Erik Theuer, Product Manager SMB at Internet Group do Brasil asked a question “What in your opinion will be the future of our industry? (5-yr range)?” in LinkedIn “Hosting Industry group”. He offered three answers – a) Nothing will change; b) Players like Microsoft and Google will dominate with free basic hosting, charging users for value added services; b) Current providers will segment their offerings by vertical industries, diferentiating themselves through vertical applications (SaaS); c) Current providers will offer unlimited naked-web hosting, and those with larger scale will prevail; d) Other scenario. Let’s say what does the group members said!
“Isn’t C: essentially happening now?”, asked Jen Lepp, Owner, DrakNet.
“I believe the market will consolidate as the smaller players will be weeded out or acquired. SaaS will become a bigger part of what hosting companies do. I think C however don’t discard B happening”, this is what Robert Sandali, Sales Director at Hostway posted as comment.
“I believe we’re going to see a record amount of M&A (mergers and acquisitions) over the next few years which will shrink the number of competitors in the space tremendously. Not only with small companies targeted for acquisition, but extremely large ones as well. These hosts will then differentiate from each other based on infrastructure, price, size, support levels and vertical market targets”, commented William Platnick, CTO at ActiveHost Corporation.
He thinks that SMB’s may be able to use free offerings from Microsoft or Google, but will pay for products that perform or work better – “just like people today will pay for Exchange when they get webmail for free with their hosting accounts”.
According to Mr. Platnick the dedicated server market-place is set for a battle against “cloud computing” such as Amazon EC2 and GoGrid which can offer on-demand server virtualization and scale. “I think the only thing stopping it right now is the infancy of the products. Once the platform’s mature, I do believe we’re going to see people start to trust these providers more, and they will start to gain traction quickly”, adds the ActiveHost’s CTO.
“Many, many customers have no idea how to properly setup and administer a server. Making it even easier and on-demand to obtain these servers will keep this trend going. Companies like Amazon providing the infrastructure will not have the desire to deal with this issue, so I predict a surge in Managed services providers who will act as sysadmins on call and know platforms like EC2 inside and out”, ends his comment Mr. Platnick.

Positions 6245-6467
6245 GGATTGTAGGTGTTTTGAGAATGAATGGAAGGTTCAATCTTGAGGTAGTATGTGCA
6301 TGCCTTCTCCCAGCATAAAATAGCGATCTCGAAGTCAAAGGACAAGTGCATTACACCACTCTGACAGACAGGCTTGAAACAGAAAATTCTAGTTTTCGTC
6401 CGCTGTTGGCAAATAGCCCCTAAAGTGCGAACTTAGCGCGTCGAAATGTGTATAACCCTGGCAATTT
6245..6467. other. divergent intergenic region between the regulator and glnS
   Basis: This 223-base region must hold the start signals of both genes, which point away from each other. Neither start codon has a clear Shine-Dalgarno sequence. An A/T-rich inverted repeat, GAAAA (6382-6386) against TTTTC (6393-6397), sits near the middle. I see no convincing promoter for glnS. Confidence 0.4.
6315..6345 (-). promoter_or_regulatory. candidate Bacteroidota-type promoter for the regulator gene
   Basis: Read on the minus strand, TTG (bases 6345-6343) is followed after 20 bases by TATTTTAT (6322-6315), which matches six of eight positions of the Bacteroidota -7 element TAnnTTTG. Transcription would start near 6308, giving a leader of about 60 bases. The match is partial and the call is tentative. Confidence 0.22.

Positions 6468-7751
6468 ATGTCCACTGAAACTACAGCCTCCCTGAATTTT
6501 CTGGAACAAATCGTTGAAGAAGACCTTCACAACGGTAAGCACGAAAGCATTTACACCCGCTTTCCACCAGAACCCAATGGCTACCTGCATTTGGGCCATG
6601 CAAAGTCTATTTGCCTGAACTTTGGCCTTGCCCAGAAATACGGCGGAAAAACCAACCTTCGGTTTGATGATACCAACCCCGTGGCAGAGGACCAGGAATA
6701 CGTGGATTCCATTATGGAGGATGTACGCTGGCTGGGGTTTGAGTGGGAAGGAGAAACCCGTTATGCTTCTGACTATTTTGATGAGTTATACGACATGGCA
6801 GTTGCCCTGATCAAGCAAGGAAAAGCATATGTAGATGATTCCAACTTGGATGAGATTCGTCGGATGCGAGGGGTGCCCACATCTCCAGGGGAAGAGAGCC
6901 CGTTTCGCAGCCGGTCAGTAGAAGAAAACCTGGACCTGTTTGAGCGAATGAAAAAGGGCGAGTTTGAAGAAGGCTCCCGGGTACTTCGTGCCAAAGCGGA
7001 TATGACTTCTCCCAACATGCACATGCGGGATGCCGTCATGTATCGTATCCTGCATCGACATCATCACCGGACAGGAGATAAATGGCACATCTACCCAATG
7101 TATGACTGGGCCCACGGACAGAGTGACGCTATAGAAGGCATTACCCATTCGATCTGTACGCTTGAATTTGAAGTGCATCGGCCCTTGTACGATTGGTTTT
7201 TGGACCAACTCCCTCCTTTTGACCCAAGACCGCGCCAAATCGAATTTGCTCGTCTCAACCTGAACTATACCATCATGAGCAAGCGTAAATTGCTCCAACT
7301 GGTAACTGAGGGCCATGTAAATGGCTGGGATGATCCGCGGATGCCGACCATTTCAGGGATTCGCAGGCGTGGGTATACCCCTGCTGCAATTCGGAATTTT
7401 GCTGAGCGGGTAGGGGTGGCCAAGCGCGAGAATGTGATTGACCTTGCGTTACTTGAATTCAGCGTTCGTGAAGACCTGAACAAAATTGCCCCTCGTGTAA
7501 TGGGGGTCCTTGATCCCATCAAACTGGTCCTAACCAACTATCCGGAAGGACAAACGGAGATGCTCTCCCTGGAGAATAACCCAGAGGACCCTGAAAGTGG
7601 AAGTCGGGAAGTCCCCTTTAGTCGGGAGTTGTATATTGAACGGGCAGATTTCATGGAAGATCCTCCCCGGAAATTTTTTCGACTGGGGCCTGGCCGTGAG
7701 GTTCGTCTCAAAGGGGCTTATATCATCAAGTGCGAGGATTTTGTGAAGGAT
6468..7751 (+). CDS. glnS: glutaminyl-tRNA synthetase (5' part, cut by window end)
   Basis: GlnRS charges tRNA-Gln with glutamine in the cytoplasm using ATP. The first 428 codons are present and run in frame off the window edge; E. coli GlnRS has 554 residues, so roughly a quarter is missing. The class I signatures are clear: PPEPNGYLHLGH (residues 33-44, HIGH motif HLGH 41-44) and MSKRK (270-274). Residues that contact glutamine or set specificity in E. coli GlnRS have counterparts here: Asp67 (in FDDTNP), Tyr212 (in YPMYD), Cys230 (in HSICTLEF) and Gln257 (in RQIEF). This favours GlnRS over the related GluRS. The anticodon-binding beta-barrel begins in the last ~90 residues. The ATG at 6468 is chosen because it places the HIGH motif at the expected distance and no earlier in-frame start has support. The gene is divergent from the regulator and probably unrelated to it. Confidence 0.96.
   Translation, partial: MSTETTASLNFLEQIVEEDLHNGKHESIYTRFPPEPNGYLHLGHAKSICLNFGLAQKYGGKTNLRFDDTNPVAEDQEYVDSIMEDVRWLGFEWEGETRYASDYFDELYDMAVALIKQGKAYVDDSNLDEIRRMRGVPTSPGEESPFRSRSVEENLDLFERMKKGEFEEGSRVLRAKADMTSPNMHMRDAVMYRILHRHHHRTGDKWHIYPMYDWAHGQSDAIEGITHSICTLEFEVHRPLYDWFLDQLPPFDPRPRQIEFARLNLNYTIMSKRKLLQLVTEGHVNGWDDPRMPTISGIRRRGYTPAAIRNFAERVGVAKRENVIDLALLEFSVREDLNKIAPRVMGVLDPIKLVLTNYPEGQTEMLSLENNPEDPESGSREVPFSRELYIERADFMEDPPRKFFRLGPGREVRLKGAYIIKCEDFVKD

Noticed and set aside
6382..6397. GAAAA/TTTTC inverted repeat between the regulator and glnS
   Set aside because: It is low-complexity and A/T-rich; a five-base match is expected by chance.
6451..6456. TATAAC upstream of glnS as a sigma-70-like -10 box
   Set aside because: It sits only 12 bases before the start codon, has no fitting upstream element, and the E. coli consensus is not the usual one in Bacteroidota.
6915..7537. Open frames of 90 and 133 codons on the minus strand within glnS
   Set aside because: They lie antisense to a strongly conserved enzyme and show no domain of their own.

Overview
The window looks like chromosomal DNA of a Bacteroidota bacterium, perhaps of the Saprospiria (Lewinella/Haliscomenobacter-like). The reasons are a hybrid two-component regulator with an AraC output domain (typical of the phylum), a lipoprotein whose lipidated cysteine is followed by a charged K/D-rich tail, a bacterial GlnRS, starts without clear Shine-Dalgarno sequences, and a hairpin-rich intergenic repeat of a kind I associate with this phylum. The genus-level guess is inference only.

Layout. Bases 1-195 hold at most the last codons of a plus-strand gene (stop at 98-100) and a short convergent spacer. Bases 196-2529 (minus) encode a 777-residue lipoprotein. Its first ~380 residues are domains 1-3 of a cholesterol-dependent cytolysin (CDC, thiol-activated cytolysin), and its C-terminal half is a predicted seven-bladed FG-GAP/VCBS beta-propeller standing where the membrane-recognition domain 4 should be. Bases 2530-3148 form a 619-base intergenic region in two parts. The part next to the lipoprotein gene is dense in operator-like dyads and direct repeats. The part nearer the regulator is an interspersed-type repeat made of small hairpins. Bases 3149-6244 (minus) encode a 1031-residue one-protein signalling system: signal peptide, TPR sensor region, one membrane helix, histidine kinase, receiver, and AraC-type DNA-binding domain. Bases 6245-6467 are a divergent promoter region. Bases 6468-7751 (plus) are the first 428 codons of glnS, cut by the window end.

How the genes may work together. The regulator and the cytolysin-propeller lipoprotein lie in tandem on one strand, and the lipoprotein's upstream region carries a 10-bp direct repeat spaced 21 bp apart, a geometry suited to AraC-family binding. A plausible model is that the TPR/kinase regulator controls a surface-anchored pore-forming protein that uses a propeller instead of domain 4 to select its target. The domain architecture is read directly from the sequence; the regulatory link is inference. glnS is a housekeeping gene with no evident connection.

“I completely agree with William. The battle between the cloud and dedicated hosting is at hand and the smart money is on the cloud. The cloud is simply the next step in the evolution of infrastructure an its happening faster than most people think”, Dennis Kittrell, Senior Product Manager at Aplus.
He also added that the cloud was not only threatening the dedicated server space but shared hosting as well.
“Rackspace, Amazon, and Google, will definitely compete in the shared hosting space when they can hit the necessary price-point and management usability requirements with cloud services. I see this happening in less then 18 months”, posted Dennis Kittrell.
“Personally I consider a very reasonable hypothesis that in 3 years the industry will be divided into 3 groups of providers”, said Erik Theuer.
1st group: Focused on providing infrastructure services to developers. Amazon AWS, Mosso well positioned.
2nd group: Focuded on providing easy-to-use tools (website building, advertising, ecommerce and minor saas) to non-technical end-users in SMB and Consumer markets. MS Office Live, Google Apps, BT Tradespace would fit nice.
3rd group: Focused on providing several integrated web applications (SaaS) to SMBs. Here I see force.com , ZoHo, Coghead.
“Main difference between groups 2 and 3 is that group 2 starts addressing the very basic need of building a website, while group 3 focuses on applications for customers who “probably” already own a website. Nevertheless, this difference could very well disappear in 2 years or so”, adds Erik Theuer.
“William and Dennis are on target. The battle has begun. It is an exciting time and it will lead to the overall market expanding at a higher rate. The easier it is for customers to move the more the market will expand”, posted Freddie Garcia, Enterprise Sales Manager in Rackspace.
I don’t think that anyone would predict the upcoming mergers and acquisitions. it is more about the financial markets and about the investors’ interest in data centers, infrastructure and web hosting business.
Moving to cloud hosting is definitely a good trend and anyone who can develop and implement a branded in-house technology will be in a very good position.
I didn’t see anyone to mention the development of virtualization technologies and their impact on web hosting business. I think that smaller companies will benefit of the new virtualization technologies and will be able to better compete larger hosts and corporations.
Be the first to comment on "The Future Of Web Hosting Business"